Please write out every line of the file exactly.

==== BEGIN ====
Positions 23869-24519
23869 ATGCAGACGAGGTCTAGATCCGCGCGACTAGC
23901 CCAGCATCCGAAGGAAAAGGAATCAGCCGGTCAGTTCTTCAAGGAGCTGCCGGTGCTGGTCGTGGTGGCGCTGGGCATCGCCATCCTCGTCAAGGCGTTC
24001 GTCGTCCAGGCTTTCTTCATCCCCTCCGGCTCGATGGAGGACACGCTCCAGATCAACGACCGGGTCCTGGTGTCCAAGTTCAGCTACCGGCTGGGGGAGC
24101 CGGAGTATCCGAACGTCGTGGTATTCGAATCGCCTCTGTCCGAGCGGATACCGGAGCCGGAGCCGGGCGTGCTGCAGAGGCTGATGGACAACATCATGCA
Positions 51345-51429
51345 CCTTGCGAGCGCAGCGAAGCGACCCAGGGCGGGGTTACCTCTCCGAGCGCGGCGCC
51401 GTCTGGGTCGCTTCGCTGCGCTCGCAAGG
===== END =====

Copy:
Positions 23869-24519
23869 ATGCAGACGAGGTCTAGATCCGCGCGACTAGC
23901 CCAGCATCCGAAGGAAAAGGAATCAGCCGGTCAGTTCTTCAAGGAGCTGCCGGTGCTGGTCGTGGTGGCGCTGGGCATCGCCATCCTCGTCAAGGCGTTC
24001 GTCGTCCAGGCTTTCTTCATCCCCTCCGGCTCGATGGAGGACACGCTCCAGATCAACGACCGGGTCCTGGTGTCCAAGTTCAGCTACCGGCTGGGGGAGC
24101 CGGAGTATCCGAACGTCGTGGTATTCGAATCGCCTCTGTCCGAGCGGATACCGGAGCCGGAGCCGGGCGTGCTGCAGAGGCTGATGGACAACATCATGCA
Positions 51345-51429
51345 CCTTGCGAGCGCAGCGAAGCGACCCAGGGCGGGGTTACCTCTCCGAGCGCGGCGCC
51401 GTCTGGGTCGCTTCGCTGCGCTCGCAAGG